Baby growth chart switch closer

Title: Baby growth chart switch closer


New child growth charts which reflect the slower weight gain associated with breastfeeding could be soon be adopted in England.


New child growth charts which reflect the slower weight gain associated with breastfeeding could be soon be adopted in England. Current UK growth charts are based on predominantly formula-fed babies, which tend to grow more quickly.  The new charts have been drawn up by the World Health Organization.  They have been backed in a report by the Scientific Advisory Committee on Nutrition and the Royal College of Paediatrics and Child Health.  It is hoped that adopting the new standards could stop breastfeeding mothers being worried about their babies apparently failing to put on weight fast enough.  ‘These new standards will help alleviate mothers’ concerns regarding the difference in growth patterns often observed between breastfed and formula fed babies’ Dawn Primarolo – Public Health Minister. The expert report recommends that the WHO charts are used for babies aged two weeks to 24 months.  Although the charts are based on breastfed babies, they are designed to assess and monitor the growth of all babies.  Most experts agree that breast milk is the best source of nutrition for babies and the Department of Health recommends exclusive breastfeeding up to the age of six months. Different growth patterns. The WHO charts aim to show how breastfed babies “should grow” – rather than how most babies do grow. hey are based on a select group of 8,000 babies from six cities around the world, who were entirely breastfed for six months, with continued breastfeeding into their second year, and where none of the families smoked. Babies who are breastfed gain weight at a slower rate than their formula-fed peers. In turn, that could reduce the risk of children becoming overweight and developing life-threatening disease in later life.  Currently, only about 20% of mothers in the UK breastfeed their babies, and many of these also give their babies some formula.  A spokesman for the Welsh Assembly Government said had worked closely with the Department of Health on its expert report, but no decision had yet been taken on how to proceed.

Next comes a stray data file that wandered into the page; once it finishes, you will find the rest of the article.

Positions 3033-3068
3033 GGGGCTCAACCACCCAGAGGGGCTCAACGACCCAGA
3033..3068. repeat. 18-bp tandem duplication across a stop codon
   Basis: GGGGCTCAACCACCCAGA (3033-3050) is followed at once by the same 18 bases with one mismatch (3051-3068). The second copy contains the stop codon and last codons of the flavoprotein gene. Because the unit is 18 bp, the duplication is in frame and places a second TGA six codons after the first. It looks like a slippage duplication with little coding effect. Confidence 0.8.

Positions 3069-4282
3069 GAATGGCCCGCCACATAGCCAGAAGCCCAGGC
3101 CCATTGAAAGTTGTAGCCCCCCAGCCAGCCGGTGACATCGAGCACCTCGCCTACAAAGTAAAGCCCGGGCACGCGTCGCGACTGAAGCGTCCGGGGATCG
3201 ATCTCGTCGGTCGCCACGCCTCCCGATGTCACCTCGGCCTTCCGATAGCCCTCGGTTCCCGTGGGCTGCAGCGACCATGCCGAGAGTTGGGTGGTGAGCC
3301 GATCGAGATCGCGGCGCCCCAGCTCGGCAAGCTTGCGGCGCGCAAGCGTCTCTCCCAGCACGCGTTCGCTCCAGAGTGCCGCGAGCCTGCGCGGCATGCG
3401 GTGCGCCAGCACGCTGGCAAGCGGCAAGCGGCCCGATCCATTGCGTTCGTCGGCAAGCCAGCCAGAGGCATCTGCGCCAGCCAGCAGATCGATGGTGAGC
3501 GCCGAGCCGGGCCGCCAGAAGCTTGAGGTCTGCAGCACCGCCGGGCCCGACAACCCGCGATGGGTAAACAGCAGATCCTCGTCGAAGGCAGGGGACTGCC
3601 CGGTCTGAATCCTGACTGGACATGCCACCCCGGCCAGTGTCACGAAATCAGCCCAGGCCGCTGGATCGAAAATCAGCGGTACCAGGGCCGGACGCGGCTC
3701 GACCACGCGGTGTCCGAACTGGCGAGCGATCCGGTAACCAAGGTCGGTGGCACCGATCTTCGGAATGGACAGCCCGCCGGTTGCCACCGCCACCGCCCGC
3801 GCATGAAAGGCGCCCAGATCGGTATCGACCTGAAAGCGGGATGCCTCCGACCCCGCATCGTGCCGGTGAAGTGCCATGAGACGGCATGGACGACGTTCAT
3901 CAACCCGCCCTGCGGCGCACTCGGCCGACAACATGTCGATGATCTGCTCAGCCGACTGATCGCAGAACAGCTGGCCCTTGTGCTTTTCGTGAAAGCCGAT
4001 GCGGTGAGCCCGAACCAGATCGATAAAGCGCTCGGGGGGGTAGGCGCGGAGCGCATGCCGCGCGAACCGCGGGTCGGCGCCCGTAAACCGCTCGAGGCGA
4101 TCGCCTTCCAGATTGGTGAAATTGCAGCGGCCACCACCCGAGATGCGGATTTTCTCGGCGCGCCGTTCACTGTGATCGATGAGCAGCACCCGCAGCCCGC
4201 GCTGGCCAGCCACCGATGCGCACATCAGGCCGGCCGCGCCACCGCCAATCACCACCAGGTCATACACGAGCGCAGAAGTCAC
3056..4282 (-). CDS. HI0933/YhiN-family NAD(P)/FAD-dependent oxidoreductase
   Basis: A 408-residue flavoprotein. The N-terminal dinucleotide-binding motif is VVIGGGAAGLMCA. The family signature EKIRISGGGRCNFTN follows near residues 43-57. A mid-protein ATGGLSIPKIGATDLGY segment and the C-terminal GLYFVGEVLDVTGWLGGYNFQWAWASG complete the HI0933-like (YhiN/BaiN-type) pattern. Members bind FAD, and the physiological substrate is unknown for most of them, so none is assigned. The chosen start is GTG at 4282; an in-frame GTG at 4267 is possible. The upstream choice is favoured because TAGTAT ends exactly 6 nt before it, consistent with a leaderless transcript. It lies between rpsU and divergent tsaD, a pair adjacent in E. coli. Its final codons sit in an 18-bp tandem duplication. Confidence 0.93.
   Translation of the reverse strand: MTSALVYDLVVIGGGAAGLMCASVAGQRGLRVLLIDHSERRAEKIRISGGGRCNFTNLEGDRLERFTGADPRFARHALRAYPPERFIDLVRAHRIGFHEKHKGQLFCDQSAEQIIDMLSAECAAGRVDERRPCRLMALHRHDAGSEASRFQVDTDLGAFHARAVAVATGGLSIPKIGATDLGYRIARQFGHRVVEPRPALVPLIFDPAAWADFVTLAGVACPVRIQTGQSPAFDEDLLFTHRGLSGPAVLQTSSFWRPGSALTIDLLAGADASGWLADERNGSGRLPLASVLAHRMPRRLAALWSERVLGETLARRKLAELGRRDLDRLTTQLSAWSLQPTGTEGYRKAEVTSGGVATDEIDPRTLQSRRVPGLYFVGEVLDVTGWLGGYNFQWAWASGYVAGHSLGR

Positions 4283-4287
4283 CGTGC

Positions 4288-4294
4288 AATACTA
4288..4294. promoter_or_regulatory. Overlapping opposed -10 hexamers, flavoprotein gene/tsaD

Any views or opinions expressed are solely those of the author and do not represent those of The Federation of Antenatal Educators (FEDANT) unless specifically stated.

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